Dutch continues to be important at Biomedical Engineering

While the process of Anglicization in Dutch higher education continues – as was concluded by the Language Union – and the adopted working language at TU/e has been English for almost two years now, the bachelor’s programs at Biomedical Engineering remain Dutch-taught for the most part. One of the reasons is because many graduates will end up working in Dutch healthcare facilities, dean Maarten Merkx says: “They need to be able to communicate about biomedical matters in Dutch at a required level.”

photo Vincent van den Hoogen

English is what Latin used to be in the past: the language of science, used by academics all over the world to share research results. Still, the discussion about Anglicization in higher education regularly keeps cropping up, because why is it that students at Dutch institutions are taught in English? Last week, the discussion was sparked by research results published by the Dutch Language Union.

TU/e didn’t compromise and made a firm decision: on 1 January 2020, English was adopted as the university’s working language. The policy is as follows: English when necessary, Dutch when possible. Practically all programs are English-taught at this point, and a significant number of students at TU/e are internationals.

However, there is one proverbial village of Gauls from the Asterix comic book series on the university campus that still holds out: the department of Biomedical Engineering (BME). Both BME bachelor’s programs (Biomedical Engineering and Medical Science and Technology), are Dutch-taught, according to the TU/e website. That makes them unique at TU/e.

Incidentally, English is also gaining ground at other institutions, the Language Union concluded: only 28.1 percent of Dutch students have enrolled in a purely Dutch-taught program. Nearly half (48.5 percent) enrolled in a program with courses that are taught in both Dutch and English. And 14.3 percent of Dutch students have enrolled in programs that offer courses exclusively in English.


Dean Maarten Merkx would rather say that the BME bachelor’s programs are bilingual instead of Dutch-taught. “We expect that our students are able to communicate about their field in Dutch as well as in English. Many of them will end up working in Dutch hospitals and other healthcare facilities, where Dutch is the working language. At the same time, English is the working language in science, which is why they also need to have good English commutation skills.”

What does bilingual education look like in daily practice? That depends in part on the teachers, Merkx says. They teach in the language in which they can so do most effectively, and in some cases, that’s (still) English. Moreover, textbooks and other teaching materials are often in English.

However, “eighty to ninety percent of the major courses are taught in Dutch,” Merkx estimates. “Throughout the bachelor’s program, the number of English-taught courses will gradually increase, and students will also have to write their reports in English more often, or give presentations in that language.”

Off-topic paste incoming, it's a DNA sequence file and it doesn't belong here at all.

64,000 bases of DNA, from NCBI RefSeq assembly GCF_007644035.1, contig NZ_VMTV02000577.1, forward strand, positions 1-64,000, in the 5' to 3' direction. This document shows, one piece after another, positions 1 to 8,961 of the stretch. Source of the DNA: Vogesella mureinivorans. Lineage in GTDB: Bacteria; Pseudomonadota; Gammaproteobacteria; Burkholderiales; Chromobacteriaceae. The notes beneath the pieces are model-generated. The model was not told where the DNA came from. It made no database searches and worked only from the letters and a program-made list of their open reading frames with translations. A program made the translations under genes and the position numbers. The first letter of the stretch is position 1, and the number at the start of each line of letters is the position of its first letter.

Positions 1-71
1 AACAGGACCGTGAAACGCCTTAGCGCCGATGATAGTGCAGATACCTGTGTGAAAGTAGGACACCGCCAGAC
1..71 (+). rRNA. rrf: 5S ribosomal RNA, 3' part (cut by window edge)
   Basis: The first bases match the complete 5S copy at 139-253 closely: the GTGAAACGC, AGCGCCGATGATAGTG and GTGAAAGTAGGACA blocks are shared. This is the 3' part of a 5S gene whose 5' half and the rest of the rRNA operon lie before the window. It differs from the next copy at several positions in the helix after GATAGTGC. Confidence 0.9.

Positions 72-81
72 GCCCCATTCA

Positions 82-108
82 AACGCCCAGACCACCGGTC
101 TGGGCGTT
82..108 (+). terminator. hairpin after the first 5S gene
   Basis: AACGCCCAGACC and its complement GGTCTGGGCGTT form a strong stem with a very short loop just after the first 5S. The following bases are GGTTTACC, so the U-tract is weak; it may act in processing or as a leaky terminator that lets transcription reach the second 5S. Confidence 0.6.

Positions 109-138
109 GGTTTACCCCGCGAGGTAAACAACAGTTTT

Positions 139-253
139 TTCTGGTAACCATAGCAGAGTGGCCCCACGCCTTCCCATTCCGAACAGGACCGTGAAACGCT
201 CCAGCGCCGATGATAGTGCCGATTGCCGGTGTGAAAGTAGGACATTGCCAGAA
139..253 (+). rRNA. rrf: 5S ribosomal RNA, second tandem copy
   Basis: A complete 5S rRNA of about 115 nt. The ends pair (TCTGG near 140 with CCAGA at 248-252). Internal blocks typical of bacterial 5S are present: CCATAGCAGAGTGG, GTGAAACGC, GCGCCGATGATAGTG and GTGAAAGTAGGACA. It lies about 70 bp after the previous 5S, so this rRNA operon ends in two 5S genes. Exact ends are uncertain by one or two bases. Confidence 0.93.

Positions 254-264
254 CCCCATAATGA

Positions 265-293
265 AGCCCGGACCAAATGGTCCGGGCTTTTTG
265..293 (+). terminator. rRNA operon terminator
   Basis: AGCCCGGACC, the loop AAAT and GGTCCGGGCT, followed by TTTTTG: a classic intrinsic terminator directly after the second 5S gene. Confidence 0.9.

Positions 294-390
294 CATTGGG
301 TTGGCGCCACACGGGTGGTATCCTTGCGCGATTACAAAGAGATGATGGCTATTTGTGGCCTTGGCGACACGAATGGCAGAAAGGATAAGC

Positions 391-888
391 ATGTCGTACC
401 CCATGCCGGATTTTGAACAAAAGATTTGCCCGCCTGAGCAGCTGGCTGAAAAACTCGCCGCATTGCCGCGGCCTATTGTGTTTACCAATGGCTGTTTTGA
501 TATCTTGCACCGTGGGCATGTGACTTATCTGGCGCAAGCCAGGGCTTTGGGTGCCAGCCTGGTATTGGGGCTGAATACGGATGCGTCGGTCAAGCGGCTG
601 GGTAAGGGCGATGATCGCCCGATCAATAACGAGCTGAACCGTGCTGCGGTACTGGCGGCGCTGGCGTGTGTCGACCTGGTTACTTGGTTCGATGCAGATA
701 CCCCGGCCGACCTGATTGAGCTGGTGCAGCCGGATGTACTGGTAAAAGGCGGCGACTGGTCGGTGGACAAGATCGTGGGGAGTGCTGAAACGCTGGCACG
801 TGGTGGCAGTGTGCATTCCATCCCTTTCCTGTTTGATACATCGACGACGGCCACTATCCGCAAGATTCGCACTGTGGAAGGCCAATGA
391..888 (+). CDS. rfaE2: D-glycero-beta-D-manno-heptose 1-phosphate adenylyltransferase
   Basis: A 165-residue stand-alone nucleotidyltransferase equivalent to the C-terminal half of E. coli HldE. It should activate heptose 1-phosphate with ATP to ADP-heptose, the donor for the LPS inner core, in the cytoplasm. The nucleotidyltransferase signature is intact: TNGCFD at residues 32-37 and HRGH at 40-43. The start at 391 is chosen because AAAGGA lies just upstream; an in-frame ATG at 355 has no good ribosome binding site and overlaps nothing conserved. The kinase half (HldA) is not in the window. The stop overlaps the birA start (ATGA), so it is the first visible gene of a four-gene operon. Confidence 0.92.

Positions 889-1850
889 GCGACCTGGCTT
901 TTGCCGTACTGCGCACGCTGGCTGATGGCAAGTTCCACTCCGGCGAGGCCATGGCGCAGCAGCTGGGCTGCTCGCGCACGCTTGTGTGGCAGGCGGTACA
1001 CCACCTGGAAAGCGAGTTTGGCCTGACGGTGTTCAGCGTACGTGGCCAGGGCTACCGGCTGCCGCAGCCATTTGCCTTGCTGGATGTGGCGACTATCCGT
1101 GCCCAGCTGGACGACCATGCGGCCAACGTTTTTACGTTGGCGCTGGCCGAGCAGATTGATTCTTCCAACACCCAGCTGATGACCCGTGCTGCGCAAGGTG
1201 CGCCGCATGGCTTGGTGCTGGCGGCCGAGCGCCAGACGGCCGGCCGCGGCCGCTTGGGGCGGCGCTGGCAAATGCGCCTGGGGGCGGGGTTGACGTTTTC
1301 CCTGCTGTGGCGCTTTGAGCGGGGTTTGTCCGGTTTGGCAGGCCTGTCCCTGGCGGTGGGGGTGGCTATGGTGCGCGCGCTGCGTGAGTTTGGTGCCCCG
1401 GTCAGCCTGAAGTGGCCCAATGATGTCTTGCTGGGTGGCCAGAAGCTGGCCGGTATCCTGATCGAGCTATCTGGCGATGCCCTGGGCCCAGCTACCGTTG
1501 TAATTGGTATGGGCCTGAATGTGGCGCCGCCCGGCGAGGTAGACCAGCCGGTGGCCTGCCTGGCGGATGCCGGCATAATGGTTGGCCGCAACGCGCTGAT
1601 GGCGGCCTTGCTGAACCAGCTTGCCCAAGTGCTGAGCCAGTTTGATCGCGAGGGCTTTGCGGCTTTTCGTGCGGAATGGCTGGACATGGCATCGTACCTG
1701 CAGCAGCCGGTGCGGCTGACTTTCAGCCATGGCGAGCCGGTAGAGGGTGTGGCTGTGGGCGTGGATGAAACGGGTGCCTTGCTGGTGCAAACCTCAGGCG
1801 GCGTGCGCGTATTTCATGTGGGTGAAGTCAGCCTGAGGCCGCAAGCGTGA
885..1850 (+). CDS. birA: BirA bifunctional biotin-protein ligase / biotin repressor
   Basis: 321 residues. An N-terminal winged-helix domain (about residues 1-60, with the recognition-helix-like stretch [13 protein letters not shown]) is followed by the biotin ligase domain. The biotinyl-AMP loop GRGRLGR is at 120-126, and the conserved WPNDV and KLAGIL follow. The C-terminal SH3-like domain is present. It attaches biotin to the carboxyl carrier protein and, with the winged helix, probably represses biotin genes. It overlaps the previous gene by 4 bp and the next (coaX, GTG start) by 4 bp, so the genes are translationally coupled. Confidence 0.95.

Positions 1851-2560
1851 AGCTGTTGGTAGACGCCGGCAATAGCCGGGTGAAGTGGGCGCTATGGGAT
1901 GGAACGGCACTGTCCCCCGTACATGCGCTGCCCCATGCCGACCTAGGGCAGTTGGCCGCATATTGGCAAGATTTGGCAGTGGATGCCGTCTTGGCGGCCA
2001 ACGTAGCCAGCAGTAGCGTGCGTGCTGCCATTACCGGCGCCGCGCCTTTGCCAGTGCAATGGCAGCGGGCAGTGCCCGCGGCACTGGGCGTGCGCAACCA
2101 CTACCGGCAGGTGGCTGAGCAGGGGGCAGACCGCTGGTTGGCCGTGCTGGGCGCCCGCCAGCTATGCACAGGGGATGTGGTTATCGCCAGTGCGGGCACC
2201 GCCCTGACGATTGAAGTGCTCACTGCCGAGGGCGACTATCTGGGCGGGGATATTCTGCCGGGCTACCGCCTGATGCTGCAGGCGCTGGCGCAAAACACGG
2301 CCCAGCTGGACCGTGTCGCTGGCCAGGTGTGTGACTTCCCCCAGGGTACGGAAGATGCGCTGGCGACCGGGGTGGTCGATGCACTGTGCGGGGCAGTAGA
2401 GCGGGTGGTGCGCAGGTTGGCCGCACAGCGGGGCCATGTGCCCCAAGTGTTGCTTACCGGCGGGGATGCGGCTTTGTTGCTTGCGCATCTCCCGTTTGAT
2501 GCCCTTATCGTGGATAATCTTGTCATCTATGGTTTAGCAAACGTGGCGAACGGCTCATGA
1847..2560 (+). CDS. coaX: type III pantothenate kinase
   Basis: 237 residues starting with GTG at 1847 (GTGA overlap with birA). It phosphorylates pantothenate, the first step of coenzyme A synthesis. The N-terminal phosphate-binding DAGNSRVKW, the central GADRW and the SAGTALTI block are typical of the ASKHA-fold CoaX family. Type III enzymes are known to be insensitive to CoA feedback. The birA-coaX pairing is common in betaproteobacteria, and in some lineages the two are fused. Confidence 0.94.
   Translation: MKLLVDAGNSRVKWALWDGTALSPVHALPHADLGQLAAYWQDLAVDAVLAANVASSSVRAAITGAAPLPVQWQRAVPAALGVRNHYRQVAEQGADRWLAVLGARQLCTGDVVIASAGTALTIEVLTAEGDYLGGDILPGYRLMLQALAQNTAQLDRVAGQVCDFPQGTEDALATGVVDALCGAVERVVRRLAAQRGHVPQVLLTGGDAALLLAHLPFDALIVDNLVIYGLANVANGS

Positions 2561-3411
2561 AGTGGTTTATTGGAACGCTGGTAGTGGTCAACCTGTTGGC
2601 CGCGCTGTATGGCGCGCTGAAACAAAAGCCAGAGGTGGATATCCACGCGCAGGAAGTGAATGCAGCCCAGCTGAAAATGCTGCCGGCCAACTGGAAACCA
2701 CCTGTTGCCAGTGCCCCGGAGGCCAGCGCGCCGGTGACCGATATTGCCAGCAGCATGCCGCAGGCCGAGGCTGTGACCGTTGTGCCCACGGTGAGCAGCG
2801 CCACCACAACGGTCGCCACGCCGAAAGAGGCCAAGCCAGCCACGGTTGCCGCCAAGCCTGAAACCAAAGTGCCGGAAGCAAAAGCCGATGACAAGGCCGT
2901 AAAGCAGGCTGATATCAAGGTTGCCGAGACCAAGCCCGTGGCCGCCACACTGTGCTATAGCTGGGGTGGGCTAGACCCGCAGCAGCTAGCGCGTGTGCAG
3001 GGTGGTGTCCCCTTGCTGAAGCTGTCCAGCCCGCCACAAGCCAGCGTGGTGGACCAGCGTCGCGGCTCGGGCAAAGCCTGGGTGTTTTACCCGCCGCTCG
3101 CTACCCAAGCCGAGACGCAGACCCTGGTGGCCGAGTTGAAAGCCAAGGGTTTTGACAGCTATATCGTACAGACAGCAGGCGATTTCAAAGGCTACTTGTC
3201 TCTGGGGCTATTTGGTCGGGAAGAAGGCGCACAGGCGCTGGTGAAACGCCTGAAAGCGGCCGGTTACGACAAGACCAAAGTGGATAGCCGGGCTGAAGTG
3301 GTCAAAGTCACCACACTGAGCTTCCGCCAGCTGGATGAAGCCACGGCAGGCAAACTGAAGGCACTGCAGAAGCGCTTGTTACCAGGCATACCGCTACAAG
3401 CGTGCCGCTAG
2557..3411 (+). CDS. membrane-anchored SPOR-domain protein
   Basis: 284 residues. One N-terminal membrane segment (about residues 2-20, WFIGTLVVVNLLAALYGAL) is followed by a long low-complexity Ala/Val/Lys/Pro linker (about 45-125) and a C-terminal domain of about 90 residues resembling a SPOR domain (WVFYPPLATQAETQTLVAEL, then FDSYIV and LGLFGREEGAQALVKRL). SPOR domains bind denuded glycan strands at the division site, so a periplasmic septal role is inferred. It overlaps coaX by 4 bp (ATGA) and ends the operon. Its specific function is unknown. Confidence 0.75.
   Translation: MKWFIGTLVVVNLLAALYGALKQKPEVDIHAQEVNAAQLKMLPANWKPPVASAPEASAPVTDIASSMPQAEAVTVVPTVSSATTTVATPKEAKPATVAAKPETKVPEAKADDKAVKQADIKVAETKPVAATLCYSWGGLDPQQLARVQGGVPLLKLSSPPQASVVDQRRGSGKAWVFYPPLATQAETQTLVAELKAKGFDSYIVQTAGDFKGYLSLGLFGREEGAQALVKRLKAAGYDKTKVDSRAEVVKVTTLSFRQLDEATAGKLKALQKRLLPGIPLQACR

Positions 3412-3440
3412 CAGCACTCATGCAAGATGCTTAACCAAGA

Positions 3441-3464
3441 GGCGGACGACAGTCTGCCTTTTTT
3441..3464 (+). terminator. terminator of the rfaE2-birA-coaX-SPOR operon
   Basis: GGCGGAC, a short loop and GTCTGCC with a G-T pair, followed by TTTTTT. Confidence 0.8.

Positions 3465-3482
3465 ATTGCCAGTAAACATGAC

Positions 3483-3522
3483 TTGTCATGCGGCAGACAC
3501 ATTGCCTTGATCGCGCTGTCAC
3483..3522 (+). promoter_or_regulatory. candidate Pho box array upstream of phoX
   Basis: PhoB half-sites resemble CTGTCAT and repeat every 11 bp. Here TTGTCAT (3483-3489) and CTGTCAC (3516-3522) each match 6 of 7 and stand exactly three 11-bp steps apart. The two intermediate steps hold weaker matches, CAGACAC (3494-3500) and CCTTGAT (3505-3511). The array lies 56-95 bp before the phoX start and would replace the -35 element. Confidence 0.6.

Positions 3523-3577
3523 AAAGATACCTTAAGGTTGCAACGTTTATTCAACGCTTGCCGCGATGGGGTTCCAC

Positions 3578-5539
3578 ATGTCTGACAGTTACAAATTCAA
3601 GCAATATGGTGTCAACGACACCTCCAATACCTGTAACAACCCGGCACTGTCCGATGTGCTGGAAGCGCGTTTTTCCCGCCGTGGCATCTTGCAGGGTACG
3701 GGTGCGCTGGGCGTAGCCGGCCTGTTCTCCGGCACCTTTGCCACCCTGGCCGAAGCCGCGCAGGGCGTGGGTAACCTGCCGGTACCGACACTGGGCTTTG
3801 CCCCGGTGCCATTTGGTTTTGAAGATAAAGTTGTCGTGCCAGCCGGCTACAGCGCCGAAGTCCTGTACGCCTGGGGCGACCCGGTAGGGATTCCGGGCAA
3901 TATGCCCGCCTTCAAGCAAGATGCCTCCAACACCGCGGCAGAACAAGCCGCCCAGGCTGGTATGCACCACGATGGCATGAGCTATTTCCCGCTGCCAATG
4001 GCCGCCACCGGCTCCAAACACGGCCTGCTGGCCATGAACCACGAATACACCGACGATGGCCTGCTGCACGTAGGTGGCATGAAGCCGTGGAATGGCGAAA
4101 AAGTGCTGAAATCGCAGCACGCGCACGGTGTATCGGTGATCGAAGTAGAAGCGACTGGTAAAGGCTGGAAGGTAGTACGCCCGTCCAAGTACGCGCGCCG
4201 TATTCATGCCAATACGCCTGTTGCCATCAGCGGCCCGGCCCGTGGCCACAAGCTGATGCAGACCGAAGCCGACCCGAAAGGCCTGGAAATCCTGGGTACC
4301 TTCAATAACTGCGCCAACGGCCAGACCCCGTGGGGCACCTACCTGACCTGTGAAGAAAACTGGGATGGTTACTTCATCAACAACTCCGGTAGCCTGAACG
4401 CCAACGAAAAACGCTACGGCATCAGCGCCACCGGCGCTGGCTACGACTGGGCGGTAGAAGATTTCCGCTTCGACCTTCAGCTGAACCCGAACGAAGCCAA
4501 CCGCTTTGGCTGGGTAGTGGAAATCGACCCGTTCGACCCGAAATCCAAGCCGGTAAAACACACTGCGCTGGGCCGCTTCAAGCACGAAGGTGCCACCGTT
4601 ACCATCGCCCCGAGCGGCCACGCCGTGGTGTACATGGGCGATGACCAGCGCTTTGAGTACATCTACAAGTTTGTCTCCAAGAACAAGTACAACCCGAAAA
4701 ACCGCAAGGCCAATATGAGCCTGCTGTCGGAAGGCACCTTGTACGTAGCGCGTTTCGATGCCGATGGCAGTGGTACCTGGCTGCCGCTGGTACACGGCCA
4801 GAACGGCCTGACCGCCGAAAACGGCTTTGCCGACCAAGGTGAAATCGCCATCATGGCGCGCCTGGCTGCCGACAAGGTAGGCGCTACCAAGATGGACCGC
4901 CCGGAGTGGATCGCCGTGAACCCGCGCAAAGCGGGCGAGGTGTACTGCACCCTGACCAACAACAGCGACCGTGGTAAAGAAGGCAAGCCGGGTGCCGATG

This results in a gradual transition to the master’s phase, because the master’s programs at BME are fully English-taught. “Not necessarily to attract international students, but because we believe that it’s important for our students to become proficient in English. During the master’s program, they become part of research groups, in which practically all scientific communication takes place in English. What’s more, 80 percent of master’s students travel abroad for their traineeships.”


The BME bachelor’s programs are taught in Dutch, which makes them less accessible to international students. That is why virtually all the students at Biomedical Engineering and Medical Science and Technology are Dutch, Merkx confirms. However, student intake has increased over the past four years – since the introduction of the Bachelor College, which resulted in the current form of both bachelor’s programs – from 120 to approximately 240 students annually, he says. “A fine number for our program, which is why we see no reason to recruit students from abroad.”

The fact the new students don’t have to overcome any language barriers during lectures is an advantage, the dean believes. “What we want to do in the first place, is to impart enough depth to our students in a broad area of natural sciences. The best way to do so is in the language in which students and teachers are most proficient.”

No pressure

Doesn’t BME feel the pressure to also become (more) Anglicized? “As yet, we see no reason why. It’s something that each department needs to consider for itself – and I think that’s a good thing, because each department is different. We are the only department in Eindhoven, but other universities also commonly offer Dutch-taught bachelor’s programs and English-taught master’s programs. And our biomedical engineers are greatly appreciated in both the national and the international field.”

And how do the students and staff members feel about the language choice? “The majority of the staff is in favor of the current bilingual bachelor’s programs. And as far as the students are concerned: we didn’t ask them to fill in a survey, but when I talk to students, I hear that there is a group that doesn’t really care, but there’s also a group that greatly appreciates the fact that our bachelor’s programs are Dutch-taught. For some of them, it was a reason to choose our study program.”

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